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Iran sanctions: Why India is in a tight spot

India is Iran's largest customer of crude oil, so it cannot cut off ties with the Iranian regime quickly. Yet it shares US concerns about Iran's nuclear ambitions. 

By Scott BaldaufStaff Writer / February 16, 2012

In this file photo, Iranian President Mahmoud Ahmadinejad speaks at a ceremony in Iran's nuclear enrichment facility in Natanz, 186 miles south of capital Tehran, Iran. Major Asian importers of Iranian oil are thumbing their noses at American attempts to get them to rein in their purchases, dealing a blow to Washington's efforts to force the Middle Eastern country to curtail its nuclear program.

Hasan Sarbakhshian/AP/File


As the world’s largest importer of Iranian crude oil, and as a close strategic ally of the United States, India is in a tight spot.

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The US wants to put pressure on the Iranian regime to give up any ambitions it may have toward developing nuclear weapons. For the Indian government and Indian companies, this presents a quandary. How to satisfy Western allies – and abide by US-led sanctions against companies that do business with Iran – while also securing the energy needs of its large, high-growth economy?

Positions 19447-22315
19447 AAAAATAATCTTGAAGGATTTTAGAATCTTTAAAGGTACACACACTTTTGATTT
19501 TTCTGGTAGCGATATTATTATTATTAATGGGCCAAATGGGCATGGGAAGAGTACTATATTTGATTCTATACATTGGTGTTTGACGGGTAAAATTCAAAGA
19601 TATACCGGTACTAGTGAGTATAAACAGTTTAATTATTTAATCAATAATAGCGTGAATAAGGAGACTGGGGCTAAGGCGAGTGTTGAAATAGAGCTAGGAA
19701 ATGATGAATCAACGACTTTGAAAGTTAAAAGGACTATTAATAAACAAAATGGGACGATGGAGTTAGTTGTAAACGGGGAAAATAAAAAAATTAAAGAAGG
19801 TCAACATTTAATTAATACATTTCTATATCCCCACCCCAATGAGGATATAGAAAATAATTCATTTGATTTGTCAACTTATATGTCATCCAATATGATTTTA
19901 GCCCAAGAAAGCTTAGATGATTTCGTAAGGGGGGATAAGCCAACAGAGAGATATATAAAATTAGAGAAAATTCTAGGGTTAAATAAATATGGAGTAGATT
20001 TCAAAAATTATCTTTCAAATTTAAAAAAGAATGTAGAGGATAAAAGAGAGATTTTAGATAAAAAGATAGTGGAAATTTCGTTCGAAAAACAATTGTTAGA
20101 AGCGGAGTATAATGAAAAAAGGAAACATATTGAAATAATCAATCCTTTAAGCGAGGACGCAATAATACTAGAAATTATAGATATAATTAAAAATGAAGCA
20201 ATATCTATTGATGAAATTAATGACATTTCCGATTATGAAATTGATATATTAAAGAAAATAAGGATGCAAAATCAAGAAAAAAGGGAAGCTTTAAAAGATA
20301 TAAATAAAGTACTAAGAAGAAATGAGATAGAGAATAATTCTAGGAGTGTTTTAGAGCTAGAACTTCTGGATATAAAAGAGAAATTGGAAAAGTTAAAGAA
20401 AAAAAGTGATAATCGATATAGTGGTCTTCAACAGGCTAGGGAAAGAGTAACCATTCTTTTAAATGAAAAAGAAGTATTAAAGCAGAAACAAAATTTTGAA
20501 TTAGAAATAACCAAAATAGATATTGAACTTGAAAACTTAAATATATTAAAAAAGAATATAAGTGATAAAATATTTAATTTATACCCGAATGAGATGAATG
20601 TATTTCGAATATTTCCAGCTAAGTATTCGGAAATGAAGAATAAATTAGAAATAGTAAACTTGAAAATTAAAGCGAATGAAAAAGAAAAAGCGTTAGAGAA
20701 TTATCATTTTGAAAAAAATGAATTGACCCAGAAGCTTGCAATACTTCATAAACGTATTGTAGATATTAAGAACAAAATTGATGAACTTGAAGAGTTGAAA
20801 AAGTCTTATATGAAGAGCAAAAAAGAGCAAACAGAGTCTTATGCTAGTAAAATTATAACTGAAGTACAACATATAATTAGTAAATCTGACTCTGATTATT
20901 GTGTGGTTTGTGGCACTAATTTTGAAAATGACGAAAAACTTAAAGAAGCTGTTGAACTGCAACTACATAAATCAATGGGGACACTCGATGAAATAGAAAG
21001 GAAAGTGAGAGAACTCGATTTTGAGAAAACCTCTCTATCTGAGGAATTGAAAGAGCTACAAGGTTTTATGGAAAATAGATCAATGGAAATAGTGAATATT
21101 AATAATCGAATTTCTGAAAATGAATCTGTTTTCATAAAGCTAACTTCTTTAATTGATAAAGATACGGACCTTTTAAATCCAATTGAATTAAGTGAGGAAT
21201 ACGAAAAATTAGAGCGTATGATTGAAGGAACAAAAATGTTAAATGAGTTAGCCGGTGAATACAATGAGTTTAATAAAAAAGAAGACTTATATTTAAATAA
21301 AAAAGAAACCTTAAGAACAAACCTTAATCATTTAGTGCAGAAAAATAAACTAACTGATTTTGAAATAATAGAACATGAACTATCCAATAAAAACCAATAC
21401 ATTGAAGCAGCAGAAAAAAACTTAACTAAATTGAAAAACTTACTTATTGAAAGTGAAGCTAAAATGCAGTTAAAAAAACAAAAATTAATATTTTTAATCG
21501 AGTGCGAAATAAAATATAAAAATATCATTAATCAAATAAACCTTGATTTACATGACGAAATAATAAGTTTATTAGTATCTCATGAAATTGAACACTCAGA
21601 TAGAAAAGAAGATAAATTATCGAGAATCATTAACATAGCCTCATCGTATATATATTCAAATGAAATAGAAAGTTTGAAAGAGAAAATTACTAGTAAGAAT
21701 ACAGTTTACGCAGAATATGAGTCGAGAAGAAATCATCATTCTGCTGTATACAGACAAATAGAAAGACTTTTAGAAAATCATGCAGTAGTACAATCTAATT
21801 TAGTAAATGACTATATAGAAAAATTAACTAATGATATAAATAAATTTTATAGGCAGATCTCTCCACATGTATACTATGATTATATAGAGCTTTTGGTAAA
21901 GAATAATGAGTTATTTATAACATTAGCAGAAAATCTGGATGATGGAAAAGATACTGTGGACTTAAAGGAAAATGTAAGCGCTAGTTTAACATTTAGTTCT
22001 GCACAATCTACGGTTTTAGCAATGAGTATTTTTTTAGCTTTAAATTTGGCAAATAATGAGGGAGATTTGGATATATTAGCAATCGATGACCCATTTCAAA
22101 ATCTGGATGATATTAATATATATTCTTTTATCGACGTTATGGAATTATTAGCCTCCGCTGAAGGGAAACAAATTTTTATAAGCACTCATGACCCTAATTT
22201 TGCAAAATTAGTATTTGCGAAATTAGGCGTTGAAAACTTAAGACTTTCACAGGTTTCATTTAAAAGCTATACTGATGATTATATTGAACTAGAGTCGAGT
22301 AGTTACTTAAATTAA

Iran says its nuclear program – which has made strides despite heavy international sanctions and a mysterious spate of assassinations against Iranian nuclear scientists – is purely for civilian energy use. Just this week, Iranian President Mahmoud Ahmadinejad announced that Iran was now capable of building its own centrifuges for enriching uranium for nuclear fuel rods.

 “The arrogant powers cannot monopolize nuclear technology,” Mr. Ahmadinejad was quoted as saying on Iranian state television. “They tried to prevent us by issuing sanctions and resolutions but failed.”

Nobody expects India’s neutrality – or its unwillingness to finger Iran in a series of recent bombing attacks against Israeli diplomats on Indian, Thai, and Georgian soil – to seriously disrupt the US-Indian relationship. That relationship was hard won over the past decade, after years of frigid ties during the cold war, and has now developed into one of Washington’s more reliable alliances in Asia. Both Washington and New Delhi share common goals on increasing trade ties, combating international terror groups, and in balancing the growing economic and military ambitions of China.

So in the present environment, India is keeping the conversation going with both the US and Iran. India reassures the US that it is firmly opposed to the emergence of Iran as a new nuclear weapons state. And last month, India became Iran’s biggest customer of crude oil, purchasing 2.2 million tons of it for its refineries.

India has serious energy needs: India is trying to get power to the nearly 300 million Indians who currently have no access to electricity; in the meantime, many of these people rely on kerosene for lighting. 


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